By Gene Gonzalez
I have been a resident of San Juan for the past 28 years, enjoying hidden gems that supply treasure to every San Juañero’s food bank—his stomach. Such places like Aling Banang’s, Benson’s Barbecue, Tita Lulu’s Pancit Malabon, Big Scoop, Alan’s Makihan, and Charlie Wanton Special, are all institutions and though not well-known, have been wel lpatronized by the residents for generations. I thought I had unearthed all that’s discoverable, until my new assistant Joan Orquita, told me about a place she frequented while growing up. Tucked away on a side street, is a house where the garage gets converted into a restaurant called Greyson’s. It’s been around for over two decades.
I like the outdoor stir-fry burners with the cocky poised cooks ready to stir-fry a bunch of noodles. They take the pancit from huge plastic bags hanging from the rafters of the garage ceiling. This gives the place a daipai dong (open-air food stall in Hong Kong) vibe.
The menu reads like a novel, I guess remnants of an age of varied and several choices. Distilling my favorites required me to come back a number of times. What a task! The wait staff make eating here feel like being with family. They are casual and friendly, but still professional to the diner and customer.
Narrowing down my favorites was fun, knowing what and what not to order the next time. First and foremost, order the fried chicken, which has never let me down whether as a quarter, half, or whole. It’s moist with just a light dab of starch on the crisp exterior. The marination also does not cover the goodness of the chicken flavor, but enhances it fully. (I wish they would have an all chicken wing version of this as I am very much a wingman.)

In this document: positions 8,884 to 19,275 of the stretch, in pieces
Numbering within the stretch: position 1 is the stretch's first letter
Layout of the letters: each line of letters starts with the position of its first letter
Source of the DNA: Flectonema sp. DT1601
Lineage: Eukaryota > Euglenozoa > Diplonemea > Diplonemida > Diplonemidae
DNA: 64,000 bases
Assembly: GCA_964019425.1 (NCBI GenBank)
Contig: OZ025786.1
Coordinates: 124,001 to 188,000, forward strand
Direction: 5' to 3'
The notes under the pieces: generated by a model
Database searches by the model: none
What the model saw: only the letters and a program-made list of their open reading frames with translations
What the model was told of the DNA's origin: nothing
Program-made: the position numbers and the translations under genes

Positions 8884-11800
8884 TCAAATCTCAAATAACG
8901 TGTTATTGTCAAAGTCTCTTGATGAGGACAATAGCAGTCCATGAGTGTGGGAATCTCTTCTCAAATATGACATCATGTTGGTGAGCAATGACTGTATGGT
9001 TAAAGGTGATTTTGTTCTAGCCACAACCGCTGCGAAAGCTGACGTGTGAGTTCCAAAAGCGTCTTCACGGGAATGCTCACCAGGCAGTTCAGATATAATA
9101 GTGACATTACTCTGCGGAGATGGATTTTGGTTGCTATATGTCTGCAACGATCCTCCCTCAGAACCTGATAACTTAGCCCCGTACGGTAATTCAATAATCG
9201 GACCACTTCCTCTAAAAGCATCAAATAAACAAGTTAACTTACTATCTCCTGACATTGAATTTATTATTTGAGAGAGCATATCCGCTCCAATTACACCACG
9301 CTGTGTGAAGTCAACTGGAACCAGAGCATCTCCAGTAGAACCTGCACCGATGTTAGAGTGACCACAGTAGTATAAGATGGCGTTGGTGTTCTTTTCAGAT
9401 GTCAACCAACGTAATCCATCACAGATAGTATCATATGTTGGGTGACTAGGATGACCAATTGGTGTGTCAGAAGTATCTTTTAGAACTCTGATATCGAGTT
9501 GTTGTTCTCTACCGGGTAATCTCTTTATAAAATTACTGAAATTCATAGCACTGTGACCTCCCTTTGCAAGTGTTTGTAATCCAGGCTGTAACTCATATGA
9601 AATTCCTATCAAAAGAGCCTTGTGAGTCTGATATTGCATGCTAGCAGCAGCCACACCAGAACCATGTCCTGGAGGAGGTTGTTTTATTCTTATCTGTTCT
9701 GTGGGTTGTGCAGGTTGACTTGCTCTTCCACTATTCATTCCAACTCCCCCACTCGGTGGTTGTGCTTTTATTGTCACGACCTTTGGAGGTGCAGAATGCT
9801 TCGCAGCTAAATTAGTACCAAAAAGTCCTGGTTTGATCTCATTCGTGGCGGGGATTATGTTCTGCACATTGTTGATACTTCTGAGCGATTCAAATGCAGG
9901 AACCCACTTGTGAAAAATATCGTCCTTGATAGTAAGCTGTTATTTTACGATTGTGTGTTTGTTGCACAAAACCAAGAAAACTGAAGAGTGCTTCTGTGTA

If one does not like fried items, a great alternative is the steamed ginger chicken served with a ginger chive sauce. Similarly, those who like rice toppings, there’s this ultra-moist steamed chicken morsels with slices of Chinese mushrooms in a tasty sauce.
Order any pancit or stir-fried noodle dish whether you are a purist and want only one kind of noodle like bihon, canton, miki, or like to combine. The noodles are cooked home-style to a dark soya tint, and given a tasty touch of crispy morsels of pork belly, and some extra fat from the rendering of the pork lard.
Since the owner of Greyson’s started as a siomai supplier, I had to sample the dim sum. The pork siomai (their flagship product) was great with their fried chili garlic sauce, a standard table condiment of theirs. I also made a run for the chicken feet. What turned out to be a favorite many times was the Japanese siomai wrapped in nori. It was firm and juicy, almost sausage like, and got us ordering it again.
Since it’s a family-oriented place, for beverages, I saw a lot of people having lemon cucumber made, and milk tea with sago cooked in caramel. A homey, or rather, a home sweet home touch to end the meal.
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The original article was first published here.